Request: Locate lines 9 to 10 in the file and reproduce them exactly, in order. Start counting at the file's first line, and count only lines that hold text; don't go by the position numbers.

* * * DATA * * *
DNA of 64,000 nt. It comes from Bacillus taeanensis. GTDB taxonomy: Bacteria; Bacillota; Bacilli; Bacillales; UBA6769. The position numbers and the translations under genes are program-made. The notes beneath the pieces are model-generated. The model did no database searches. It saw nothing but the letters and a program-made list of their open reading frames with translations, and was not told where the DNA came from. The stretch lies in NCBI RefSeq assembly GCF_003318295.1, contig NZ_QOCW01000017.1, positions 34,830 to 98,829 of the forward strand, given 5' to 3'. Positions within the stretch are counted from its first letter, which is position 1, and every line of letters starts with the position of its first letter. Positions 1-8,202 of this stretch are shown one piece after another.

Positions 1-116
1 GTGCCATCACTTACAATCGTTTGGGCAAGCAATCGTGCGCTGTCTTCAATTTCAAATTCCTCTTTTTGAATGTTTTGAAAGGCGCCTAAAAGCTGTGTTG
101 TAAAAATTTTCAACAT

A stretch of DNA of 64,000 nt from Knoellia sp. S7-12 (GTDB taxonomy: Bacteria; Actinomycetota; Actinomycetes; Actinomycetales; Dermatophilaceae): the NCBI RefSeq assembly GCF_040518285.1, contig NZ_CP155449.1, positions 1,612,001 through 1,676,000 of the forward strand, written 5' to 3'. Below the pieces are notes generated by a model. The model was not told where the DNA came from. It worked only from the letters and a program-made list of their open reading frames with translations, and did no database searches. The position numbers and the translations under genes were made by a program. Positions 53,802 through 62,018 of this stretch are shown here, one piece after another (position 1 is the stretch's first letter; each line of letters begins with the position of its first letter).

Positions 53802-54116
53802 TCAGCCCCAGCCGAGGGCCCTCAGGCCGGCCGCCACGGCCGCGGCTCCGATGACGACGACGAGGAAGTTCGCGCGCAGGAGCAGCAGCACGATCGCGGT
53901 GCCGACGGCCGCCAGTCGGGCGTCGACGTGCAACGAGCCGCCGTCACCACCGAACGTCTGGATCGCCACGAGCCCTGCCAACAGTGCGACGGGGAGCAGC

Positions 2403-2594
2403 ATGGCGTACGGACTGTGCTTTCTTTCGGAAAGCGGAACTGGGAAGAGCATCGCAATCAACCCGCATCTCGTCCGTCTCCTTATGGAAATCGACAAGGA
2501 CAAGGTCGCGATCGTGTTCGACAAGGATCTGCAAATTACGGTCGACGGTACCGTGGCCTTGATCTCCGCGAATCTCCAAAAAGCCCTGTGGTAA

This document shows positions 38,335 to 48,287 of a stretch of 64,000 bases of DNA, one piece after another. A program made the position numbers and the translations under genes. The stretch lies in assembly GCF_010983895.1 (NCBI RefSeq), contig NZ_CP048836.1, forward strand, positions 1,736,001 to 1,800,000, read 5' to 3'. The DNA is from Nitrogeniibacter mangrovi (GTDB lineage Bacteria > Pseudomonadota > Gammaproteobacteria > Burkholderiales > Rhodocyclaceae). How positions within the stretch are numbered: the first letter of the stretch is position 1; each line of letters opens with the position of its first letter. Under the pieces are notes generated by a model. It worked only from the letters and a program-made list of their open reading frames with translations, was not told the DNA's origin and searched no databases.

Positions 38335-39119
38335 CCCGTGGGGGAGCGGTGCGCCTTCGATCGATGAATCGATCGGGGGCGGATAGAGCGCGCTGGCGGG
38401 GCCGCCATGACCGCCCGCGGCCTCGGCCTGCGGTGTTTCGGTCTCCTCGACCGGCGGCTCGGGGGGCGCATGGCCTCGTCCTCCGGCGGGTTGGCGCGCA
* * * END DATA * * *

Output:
Positions 2403-2594
2403 ATGGCGTACGGACTGTGCTTTCTTTCGGAAAGCGGAACTGGGAAGAGCATCGCAATCAACCCGCATCTCGTCCGTCTCCTTATGGAAATCGACAAGGA